With assistance from dozens of volunteers, an MTSU School of Agriculture agritourism class planned and executed the return of the Ag Education Spring Fling for nearly 750 local school children.
The youngsters enjoyed a small taste of life on a farm — even a sample of MTSU Creamery chocolate milk — during each school’s two-hour field trip to the Tennessee Livestock Center Tuesday, April 12. Because of the pandemic, it was the first time since 2019 for the class to open the event to area schools.
Despite early morning thunderstorms, kindergarten through second graders from Kittrell, Barfield, Walter Hill, Auburn (Auburntown) elementary schools, Middle Tennessee Christian School and Homer Pittard Campus School made the bus trip.
The field trip featured learning about tractors, bees producing honey and farmers calling it soil, not dirt. They enjoyed making a craft, running through a maze of hay bales, being in group photos and more.
Children could be heard making sounds like many of the animals: goats, a ewe lamb named Penny Lane and pigs. Also on display were dairy and beef cows, a buckskin quarter horse named Woodrow, Scooter the pony and more.
Kindergartener Bryson Vest, 6, of Woodbury, Tennessee, said what he enjoyed most was “all of it. And I got to ride on the school bus the whole way here.” Usually, he rides to school with his mother Courtney Vest, a Kittrell special education teacher’s assistant.
Inside the main arena, Bryson Vest said he “enjoyed the animals,” especially the goats. “Yeah, they were awesome.” Twin brother Nolan Vest also attended with the Kittrell class.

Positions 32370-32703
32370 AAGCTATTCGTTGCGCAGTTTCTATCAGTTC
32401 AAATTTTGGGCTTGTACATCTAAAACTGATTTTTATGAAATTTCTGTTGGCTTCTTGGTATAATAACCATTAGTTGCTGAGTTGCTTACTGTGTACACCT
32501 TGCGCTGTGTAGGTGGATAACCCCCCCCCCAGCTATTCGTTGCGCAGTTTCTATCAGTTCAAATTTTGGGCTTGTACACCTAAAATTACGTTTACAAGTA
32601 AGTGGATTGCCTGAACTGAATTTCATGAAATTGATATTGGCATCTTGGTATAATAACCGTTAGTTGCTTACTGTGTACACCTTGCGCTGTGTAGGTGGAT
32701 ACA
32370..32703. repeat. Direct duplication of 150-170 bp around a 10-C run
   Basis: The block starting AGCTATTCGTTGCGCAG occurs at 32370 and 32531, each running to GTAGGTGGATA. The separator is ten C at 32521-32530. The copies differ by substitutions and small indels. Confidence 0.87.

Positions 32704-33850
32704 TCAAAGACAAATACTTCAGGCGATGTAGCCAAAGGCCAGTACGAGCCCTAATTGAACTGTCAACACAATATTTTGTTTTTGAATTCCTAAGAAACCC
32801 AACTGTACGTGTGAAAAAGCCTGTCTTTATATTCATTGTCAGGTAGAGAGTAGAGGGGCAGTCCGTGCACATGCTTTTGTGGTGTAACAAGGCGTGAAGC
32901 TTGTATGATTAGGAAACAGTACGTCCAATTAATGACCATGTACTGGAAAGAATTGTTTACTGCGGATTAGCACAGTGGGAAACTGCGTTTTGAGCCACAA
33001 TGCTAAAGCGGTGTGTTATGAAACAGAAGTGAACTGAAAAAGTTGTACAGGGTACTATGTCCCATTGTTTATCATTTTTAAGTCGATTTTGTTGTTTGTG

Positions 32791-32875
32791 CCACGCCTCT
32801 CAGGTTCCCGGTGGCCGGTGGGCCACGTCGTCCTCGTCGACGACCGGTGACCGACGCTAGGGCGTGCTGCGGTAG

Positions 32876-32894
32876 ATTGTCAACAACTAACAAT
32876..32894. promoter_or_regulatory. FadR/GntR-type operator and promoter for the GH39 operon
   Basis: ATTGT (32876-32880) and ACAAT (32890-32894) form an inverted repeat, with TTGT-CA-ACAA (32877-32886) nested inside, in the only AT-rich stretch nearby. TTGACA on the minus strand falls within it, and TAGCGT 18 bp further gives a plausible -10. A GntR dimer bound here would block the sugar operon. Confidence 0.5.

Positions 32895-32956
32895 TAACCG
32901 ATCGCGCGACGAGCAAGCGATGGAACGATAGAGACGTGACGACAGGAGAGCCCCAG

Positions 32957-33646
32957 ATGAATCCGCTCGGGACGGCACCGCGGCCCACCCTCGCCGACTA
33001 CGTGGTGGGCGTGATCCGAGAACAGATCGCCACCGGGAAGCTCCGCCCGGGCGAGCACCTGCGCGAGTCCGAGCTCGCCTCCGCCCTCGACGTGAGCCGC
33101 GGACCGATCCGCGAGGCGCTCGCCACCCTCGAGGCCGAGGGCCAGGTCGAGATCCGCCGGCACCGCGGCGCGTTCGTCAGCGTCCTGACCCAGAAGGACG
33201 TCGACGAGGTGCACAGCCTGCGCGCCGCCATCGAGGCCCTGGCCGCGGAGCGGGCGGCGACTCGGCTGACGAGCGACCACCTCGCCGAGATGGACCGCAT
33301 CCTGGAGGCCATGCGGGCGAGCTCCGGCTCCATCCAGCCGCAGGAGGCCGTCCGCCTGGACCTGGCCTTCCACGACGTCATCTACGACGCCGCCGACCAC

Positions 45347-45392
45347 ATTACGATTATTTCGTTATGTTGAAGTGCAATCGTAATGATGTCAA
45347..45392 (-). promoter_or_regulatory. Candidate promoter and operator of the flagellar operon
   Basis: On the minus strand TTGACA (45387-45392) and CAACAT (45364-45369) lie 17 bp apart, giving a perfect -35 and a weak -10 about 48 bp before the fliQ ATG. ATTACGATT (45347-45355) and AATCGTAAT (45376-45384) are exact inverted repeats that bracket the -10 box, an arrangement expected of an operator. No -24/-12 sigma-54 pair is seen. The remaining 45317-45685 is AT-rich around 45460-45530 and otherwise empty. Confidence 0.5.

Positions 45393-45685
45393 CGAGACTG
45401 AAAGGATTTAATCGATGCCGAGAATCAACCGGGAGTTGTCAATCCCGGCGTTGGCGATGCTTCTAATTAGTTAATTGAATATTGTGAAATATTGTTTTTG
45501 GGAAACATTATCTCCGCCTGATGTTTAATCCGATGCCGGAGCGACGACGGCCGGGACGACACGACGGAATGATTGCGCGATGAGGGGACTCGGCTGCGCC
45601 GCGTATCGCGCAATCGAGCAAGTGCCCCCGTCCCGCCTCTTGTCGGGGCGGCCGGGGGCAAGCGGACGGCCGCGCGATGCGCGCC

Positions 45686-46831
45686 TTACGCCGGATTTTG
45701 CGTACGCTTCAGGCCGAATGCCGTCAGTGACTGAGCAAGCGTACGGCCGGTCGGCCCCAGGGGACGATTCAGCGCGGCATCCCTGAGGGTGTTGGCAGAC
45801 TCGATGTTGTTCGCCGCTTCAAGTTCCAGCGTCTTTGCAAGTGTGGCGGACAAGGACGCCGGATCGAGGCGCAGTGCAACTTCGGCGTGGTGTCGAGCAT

“There has been a lot of planning and execution for this event,” said Savannah Scott, 20, a sophomore animal science major who is pursuing a minor in secondary education. “We do a lot of collaboration with the preparing of the crafts for the students.”
Instructor Alanna Vaught’s nearly 30-member agritourism class had a test run with the “Little Acres” area of the event, participating in the Adventures in Agriculture April 9 at Lane Agri-Park. Little Acres teaches them about vegetables, fruits and other farm aspects.
Tuesday’s event drew 75-plus volunteers, including members of the Woodbury FFA from Cannon County High School.
“We have a lot of volunteers here today,” Scott said. “It takes a lot of help to execute this event, and a lot of preparation.” They spent three hours Monday setting up two large areas in the livestock center.
Sponsors included Rutherford County Farm Bureau (milk) and Rutherford Farmers Co-Op (300 bales of hay). The MTSU Farm and Dairy and ag faculty provided most of the live animals.
By the time they boarded buses to return to their schools, agriculture-related goody bags — full of items provided by many sources for each child — awaited them.
— Randy Weiler (Randy.Weiler@mtsu.edu)